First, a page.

Well, let me put it this way, if Tim's DVD ain't available yet, it will be very soon...
__________________
CH

Search DV Info Net | DV Info Net Sponsors | A Decade (+5) of DVi | ...Tuesday is Soylent Green Day!
Chris Hurd is offline   Reply With Quote
Old February 21st, 2008, 01:58 PM   #7
Major Player
 
Join Date: Aug 2003
Location: Dallas, TX
Posts: 431
Tim's DVD

I'd like to know how to get a hold of Tim's DVD also.
__________________
"Get Er Done!!!"
G. Lee Gordon is offline   Reply With Quote
Old February 21st, 2008, 04:17 PM   #8
Inner Circle
 
Join Date: Jan 2006
Posts: 2,290
Quote:
Originally Posted by Miles Martin View Post
I have a demo unit of the JVC GY-HD110U and I shot some footage in 720/30p at 60 sutter speed. When I look at the footage from the camera on an HD monitor using component cables, any tilts or pans are jittery and the image has a softer grainy look.
Okay, I've had the thread hijackers arrested by Homeland Security. HDV is prone to artifacting on pans and tilts done too quickly. Were they fast pans?

The grain? You shooting in low light? These things have only 1/3" ccd's. Your 500 is much more light sensitive...
Brian Luce is offline   Reply With Quote
Old February 21st, 2008, 05:16 PM   #9
Regular Crew
 
Join Date: Aug 2007
Location: NSW, Australia
Posts: 64
Hi Miles,

If you're not a fan of the film look and prefer the Video look for weddings, you really should look at the Canon XH-A1 because it has a super clean look & the highest resolution & lowlight ability than other cams in it's class. If it's the ENG/shoulder mount ergonomics you're after there's nothing out there of quality that is priced like the JVC GY-HD series camcorders. The only other stuff that is shoulder mount HDV is in the sub $3,000 price range from Sony with 1/4" chips (all show but no go!! - forget it).

The JVC HD is the only way to go if you like that form factor, but, the only thing is that you have to re-learn how to shoot in progressive widescreen which can be quite challenging in run'n'gun situations like weddings. Keep in mind also that the stutter from 24P can look pretty awful if you plan on slowing down your footage in post (as we all still do when we edit weddings.) You gotta be very disciplined with your camera movement on the day because you just don't know which bits you're gonna slow down.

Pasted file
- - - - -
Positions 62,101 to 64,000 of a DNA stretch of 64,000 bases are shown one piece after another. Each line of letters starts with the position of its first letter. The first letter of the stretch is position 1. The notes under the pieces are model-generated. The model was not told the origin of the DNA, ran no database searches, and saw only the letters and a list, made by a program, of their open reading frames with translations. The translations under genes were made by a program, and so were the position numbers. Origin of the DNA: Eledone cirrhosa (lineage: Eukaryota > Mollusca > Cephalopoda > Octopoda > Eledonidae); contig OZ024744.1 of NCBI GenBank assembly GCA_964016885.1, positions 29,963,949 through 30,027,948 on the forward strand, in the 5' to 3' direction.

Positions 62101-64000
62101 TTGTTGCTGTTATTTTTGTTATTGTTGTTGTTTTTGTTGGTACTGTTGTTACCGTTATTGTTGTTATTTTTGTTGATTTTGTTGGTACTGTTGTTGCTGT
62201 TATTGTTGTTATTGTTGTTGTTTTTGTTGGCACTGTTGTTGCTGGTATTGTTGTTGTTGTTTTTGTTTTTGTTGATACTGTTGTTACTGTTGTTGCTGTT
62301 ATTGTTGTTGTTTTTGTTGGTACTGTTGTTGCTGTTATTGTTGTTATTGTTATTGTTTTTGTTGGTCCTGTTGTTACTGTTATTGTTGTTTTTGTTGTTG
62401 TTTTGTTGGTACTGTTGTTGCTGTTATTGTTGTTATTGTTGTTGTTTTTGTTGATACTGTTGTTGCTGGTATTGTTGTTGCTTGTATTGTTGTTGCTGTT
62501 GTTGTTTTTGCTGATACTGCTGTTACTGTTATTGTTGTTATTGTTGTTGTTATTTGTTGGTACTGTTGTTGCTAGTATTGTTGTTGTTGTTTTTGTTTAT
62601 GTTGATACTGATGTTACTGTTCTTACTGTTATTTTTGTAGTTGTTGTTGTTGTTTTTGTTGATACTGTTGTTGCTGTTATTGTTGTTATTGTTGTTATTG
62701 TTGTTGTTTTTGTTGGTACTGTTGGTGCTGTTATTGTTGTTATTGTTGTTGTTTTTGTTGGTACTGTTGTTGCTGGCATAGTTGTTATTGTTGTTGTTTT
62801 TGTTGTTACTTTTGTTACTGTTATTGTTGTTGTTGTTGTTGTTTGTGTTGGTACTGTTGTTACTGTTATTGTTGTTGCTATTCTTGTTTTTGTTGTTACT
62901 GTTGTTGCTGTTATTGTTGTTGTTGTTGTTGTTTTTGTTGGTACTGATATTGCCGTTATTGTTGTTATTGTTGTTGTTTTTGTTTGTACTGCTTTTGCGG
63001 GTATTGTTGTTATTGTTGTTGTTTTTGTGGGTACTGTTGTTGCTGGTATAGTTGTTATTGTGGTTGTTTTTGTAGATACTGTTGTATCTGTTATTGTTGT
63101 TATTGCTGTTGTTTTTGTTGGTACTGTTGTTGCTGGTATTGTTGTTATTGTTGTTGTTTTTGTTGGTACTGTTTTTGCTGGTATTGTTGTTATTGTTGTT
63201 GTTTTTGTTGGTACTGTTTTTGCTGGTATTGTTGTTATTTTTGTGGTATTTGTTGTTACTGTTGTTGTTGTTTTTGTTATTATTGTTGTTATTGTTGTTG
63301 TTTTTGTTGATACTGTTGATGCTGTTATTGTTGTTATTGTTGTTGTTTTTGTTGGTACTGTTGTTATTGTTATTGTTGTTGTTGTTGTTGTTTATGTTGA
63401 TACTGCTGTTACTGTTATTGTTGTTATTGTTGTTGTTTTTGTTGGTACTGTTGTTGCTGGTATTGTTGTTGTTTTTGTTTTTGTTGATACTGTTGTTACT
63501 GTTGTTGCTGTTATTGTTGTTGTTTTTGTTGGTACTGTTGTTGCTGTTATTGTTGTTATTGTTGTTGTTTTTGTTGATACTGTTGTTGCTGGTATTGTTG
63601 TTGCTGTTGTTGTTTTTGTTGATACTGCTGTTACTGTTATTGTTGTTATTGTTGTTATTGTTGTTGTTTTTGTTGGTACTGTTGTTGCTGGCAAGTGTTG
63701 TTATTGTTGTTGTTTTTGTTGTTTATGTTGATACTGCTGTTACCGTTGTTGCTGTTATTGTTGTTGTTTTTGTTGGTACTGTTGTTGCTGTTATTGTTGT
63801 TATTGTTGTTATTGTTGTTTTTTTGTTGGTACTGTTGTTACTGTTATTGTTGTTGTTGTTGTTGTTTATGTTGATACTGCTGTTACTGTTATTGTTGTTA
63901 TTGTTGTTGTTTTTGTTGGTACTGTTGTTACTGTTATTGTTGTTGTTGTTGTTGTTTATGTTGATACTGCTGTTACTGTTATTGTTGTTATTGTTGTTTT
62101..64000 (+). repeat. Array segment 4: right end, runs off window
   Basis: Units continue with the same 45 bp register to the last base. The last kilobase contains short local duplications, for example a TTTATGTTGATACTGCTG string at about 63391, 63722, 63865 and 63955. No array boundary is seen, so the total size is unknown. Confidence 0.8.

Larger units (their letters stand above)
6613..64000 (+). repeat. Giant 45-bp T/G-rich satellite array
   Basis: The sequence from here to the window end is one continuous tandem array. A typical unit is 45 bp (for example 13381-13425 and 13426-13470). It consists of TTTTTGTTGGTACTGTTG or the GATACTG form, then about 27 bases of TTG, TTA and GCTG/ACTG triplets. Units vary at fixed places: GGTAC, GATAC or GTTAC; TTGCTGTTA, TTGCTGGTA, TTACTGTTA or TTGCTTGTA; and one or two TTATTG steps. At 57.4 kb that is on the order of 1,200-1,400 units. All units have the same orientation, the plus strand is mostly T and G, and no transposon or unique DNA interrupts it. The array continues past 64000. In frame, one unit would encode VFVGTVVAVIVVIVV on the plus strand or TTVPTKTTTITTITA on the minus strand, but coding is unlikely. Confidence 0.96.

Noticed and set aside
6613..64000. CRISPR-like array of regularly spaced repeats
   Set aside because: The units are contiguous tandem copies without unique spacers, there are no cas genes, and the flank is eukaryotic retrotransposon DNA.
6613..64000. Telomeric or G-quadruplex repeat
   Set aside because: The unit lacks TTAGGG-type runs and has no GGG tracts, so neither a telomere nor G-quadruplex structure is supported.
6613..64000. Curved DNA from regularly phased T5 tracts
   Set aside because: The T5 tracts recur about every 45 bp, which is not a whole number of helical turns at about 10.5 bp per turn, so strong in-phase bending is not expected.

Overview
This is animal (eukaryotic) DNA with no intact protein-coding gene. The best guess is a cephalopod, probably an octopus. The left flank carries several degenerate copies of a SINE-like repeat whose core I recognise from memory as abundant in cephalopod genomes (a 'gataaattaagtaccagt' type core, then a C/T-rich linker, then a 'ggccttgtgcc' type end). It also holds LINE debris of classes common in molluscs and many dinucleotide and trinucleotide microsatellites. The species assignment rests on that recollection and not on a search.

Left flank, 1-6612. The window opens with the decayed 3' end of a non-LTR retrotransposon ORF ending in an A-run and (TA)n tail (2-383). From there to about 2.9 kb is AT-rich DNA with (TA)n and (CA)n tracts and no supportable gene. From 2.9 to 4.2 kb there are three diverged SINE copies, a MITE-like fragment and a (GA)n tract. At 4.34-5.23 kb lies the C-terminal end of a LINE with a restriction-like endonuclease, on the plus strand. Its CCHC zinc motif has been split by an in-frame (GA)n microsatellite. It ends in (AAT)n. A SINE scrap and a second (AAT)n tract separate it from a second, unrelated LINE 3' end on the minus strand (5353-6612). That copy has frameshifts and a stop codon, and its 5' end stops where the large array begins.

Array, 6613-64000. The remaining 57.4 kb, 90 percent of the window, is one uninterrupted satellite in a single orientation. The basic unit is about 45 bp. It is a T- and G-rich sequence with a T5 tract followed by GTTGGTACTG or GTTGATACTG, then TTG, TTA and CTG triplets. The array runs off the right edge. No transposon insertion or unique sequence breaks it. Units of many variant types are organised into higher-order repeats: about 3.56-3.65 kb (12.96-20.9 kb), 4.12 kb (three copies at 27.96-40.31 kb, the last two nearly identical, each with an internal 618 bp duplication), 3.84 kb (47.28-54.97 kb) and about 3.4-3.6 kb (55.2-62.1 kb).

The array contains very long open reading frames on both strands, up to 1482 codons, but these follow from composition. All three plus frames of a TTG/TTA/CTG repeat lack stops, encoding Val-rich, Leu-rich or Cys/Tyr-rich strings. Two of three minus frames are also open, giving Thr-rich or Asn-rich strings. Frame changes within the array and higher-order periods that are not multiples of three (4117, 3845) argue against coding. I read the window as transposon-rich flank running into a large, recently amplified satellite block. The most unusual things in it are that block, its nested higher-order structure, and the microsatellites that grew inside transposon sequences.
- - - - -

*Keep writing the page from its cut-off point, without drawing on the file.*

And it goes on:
JT

PS: Hey Chris how do we get a hold of Tim's DVD, and is there another post on the forum that relates to this OT?
James Thirston is offline   Reply With Quote
Old February 21st, 2008, 05:29 PM   #10
Obstreperous Rex
 
Join Date: Jan 2001
Location: San Marcos, TX
Posts: 26,900
Images: 513
Okay, sorry for the threadjack, but Tim and I should have some news and ordering details for you very soon regarding his Pro HD tutorial DVD. And on an on-topic note, any camcorder can be used for just about any application. Since Miles is coming from a background with the JVC DV500 / 5000, it makes since that he'd want to transition to JVC Pro HD.
__________________
CH

Search DV Info Net | DV Info Net Sponsors | A Decade (+5) of DVi | ...Tuesday is Soylent Green Day!
Chris Hurd is offline   Reply With Quote
Old February 21st, 2008, 07:03 PM   #11
New Boot
 
Join Date: Feb 2008
Location: Shaler PA
Posts: 20
Thanks for putting the thread back on track James.

So you're saying that anything with a "p" on the end will have the jitters during panning even on a 720p HD television (and it wasn't a fast pan either)?

From what I've been reading, Canon and Panasonic are going with "i" 1080i so does the interlacing keep the jitters from happening? I have a demo unit of the Canon XL-H1 (I think that's the model) and it's not very shoulder friendly. The lens is very top heavy and it's also about $3000 more than the JVC.

Anyone reading this thread that owns a JVC HD200, can you please confirm that there's no way of getting sharp, smooth, great looking HD footage with it? I was going to order one tomorrow (2/22).

Update- I've done more reading here (gonna need glasses soon) and is it safe to say that shooting in 720/60p (that the HD200 does) will get rid of the jerky look during pans?

Last edited by Miles Martin; February 21st, 2008 at 08:02 PM. Reason: Did more reading
Miles Martin is offline   Reply With Quote
Old February 21st, 2008, 09:06 PM   #12
Regular Crew
 
Join Date: Aug 2007
Location: NSW, Australia
Posts: 64
You're pretty much on track, however don't confuse (720P & 1080i) frame sizes with (24P/30P/60i) frame capture rates.

To have less stutter it is preferable to shoot in interlaced (60i/50i) rather than progressive (24P/25P) however the JVC ProHD camcorders only shoot HDV in Progressive (unless ofcourse you go for the 200 model which shoots at double the frame rate (60P) but then I don't have that camera and I believe the file sizes generated at that frame rate are much bigger & take longer to edit & render??

I wouldn't give up though, it just takes practice. I've been shooting weddings in progressive with my Pana DVXs & more recently with my Canon A1 for ages, it takes a bit of practice. Geez you should have seen the first wedding I shot in 25P - it's so damn stuttery I can't bear to watch it today.